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marcus

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## Main Question or Discussion Point

In his most recent paper Martin Bojowald points to a threeway convergence towards a new formulation of background independent QG.

When he says this he points to three papers all from last year, one by Thiemann-Giesel (the first AQG, algebraic QG, paper), one by Ashtekar et al (going past the cosmo singularity), and one by Bojowald himself.

He says

Also THE KITP WORKSHOP WAS FULL OF THIS. So we have not only the papers of Thiemann, Ashtekar, Bojowald which he cites, we also have VIDEO TALKS by the same people, which show them using their new approach (if in fact Bojowald is right to call it new, and I suppose he is). So there is plenty of stuff for us to look at and get some help seeing what is going on.

The recent paper is:

http://arxiv.org/abs/gr-qc/0701142

Martin Bojowald

8 pages, plenary talk at the VIth Latin American Symposium on High Energy Physics (Puerto Vallarta, Mexico, Nov. 2006)

"Quantum gravity places entirely new challenges on the formulation of a consistent theory as well as on an extraction of potentially observable effects. Quantum corrections due to the gravitational field are commonly expected to be tiny because of the smallness of the Planck length. However, a consistent formulation now shows that key features of quantum gravity imply magnification effects on correction terms which are especially important in cosmology with its long stretches of evolution. After a review of the salient features of recent canonical quantizations of gravity and their implications for the quantum structure of space-time a new example for potentially observable effects is given."

When he says this he points to three papers all from last year, one by Thiemann-Giesel (the first AQG, algebraic QG, paper), one by Ashtekar et al (going past the cosmo singularity), and one by Bojowald himself.

He says

**all three represent a new departure because the state is a graph or lattice which is NOT EMBEDDED**in any smooth manifold, so there is no continuum except as a macroscopic illusion. He has more to say about it, but for starters there is something slightly new going on which we should probably try to be aware of. So I will give the links to those three papers which Bojo recent paper cites.Also THE KITP WORKSHOP WAS FULL OF THIS. So we have not only the papers of Thiemann, Ashtekar, Bojowald which he cites, we also have VIDEO TALKS by the same people, which show them using their new approach (if in fact Bojowald is right to call it new, and I suppose he is). So there is plenty of stuff for us to look at and get some help seeing what is going on.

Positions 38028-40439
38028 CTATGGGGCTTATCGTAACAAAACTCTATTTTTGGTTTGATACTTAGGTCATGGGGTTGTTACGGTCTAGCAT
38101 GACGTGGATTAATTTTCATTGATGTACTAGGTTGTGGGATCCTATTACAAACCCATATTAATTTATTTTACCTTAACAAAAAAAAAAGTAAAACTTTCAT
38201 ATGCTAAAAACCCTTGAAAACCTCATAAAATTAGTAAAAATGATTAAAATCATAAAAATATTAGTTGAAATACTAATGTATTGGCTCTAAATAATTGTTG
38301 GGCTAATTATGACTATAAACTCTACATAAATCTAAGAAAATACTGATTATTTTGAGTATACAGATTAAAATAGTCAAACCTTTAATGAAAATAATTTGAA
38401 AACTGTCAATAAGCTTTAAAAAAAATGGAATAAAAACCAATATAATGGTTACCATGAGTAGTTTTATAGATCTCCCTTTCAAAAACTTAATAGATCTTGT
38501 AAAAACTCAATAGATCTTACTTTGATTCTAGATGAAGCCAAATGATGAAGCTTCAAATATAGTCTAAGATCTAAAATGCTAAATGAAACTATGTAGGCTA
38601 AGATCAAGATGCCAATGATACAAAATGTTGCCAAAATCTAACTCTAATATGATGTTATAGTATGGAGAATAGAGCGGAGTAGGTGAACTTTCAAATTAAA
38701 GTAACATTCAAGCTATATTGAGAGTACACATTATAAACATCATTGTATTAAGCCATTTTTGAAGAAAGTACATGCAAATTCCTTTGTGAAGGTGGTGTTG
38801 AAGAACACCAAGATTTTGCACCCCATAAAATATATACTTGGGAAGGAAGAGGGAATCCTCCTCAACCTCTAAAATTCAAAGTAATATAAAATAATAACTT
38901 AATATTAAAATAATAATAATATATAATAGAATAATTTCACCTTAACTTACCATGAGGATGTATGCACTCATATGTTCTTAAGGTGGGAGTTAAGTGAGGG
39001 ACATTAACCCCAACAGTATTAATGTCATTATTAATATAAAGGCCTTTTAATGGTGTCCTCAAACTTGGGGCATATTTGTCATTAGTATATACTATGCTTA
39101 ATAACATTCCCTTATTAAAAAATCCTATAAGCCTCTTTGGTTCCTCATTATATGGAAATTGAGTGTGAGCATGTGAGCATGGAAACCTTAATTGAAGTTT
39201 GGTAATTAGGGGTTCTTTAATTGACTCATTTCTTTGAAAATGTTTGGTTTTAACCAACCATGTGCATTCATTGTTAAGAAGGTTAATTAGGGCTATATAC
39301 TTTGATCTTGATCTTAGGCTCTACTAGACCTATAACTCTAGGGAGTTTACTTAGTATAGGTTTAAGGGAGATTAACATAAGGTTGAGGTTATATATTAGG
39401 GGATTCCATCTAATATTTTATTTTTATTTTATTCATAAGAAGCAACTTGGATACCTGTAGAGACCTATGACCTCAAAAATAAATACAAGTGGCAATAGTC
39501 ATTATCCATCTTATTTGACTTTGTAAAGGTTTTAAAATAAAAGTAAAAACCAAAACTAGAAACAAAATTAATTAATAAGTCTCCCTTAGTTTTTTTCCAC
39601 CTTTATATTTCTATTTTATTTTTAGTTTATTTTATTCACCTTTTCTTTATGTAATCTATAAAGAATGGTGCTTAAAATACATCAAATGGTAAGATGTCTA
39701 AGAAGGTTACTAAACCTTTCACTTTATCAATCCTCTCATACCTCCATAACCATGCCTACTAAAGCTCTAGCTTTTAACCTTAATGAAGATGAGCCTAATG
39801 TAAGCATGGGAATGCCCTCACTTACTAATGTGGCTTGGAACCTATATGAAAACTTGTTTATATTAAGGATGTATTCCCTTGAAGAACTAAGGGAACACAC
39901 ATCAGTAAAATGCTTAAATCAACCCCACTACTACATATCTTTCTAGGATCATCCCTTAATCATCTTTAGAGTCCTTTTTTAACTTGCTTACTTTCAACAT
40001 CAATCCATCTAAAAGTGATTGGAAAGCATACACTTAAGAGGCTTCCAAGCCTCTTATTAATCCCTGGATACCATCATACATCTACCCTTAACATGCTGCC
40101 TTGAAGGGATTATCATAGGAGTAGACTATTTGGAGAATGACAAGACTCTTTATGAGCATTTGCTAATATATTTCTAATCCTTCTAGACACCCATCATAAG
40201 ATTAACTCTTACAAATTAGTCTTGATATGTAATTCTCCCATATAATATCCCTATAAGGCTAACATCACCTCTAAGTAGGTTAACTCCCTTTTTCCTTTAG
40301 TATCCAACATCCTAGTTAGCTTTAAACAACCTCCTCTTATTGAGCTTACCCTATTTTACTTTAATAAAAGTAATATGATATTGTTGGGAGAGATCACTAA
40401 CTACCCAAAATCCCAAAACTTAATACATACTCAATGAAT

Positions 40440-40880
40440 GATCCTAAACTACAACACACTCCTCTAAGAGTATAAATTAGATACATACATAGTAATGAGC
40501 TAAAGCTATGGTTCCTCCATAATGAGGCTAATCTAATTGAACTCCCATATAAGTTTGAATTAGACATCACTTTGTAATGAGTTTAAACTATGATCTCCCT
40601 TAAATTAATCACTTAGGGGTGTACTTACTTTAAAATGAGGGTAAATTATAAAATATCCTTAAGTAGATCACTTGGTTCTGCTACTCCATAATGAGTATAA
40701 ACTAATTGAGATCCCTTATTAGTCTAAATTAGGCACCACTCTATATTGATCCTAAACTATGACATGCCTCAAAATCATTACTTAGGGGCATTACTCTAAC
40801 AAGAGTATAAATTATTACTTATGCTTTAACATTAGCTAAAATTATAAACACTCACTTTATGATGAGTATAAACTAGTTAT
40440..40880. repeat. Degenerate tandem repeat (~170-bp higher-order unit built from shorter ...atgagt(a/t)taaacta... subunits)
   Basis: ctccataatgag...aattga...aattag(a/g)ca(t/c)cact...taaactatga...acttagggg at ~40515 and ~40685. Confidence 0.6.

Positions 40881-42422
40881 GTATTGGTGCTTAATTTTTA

The recent paper is:

http://arxiv.org/abs/gr-qc/0701142

**Quantum gravity and cosmological observations**Martin Bojowald

8 pages, plenary talk at the VIth Latin American Symposium on High Energy Physics (Puerto Vallarta, Mexico, Nov. 2006)

"Quantum gravity places entirely new challenges on the formulation of a consistent theory as well as on an extraction of potentially observable effects. Quantum corrections due to the gravitational field are commonly expected to be tiny because of the smallness of the Planck length. However, a consistent formulation now shows that key features of quantum gravity imply magnification effects on correction terms which are especially important in cosmology with its long stretches of evolution. After a review of the salient features of recent canonical quantizations of gravity and their implications for the quantum structure of space-time a new example for potentially observable effects is given."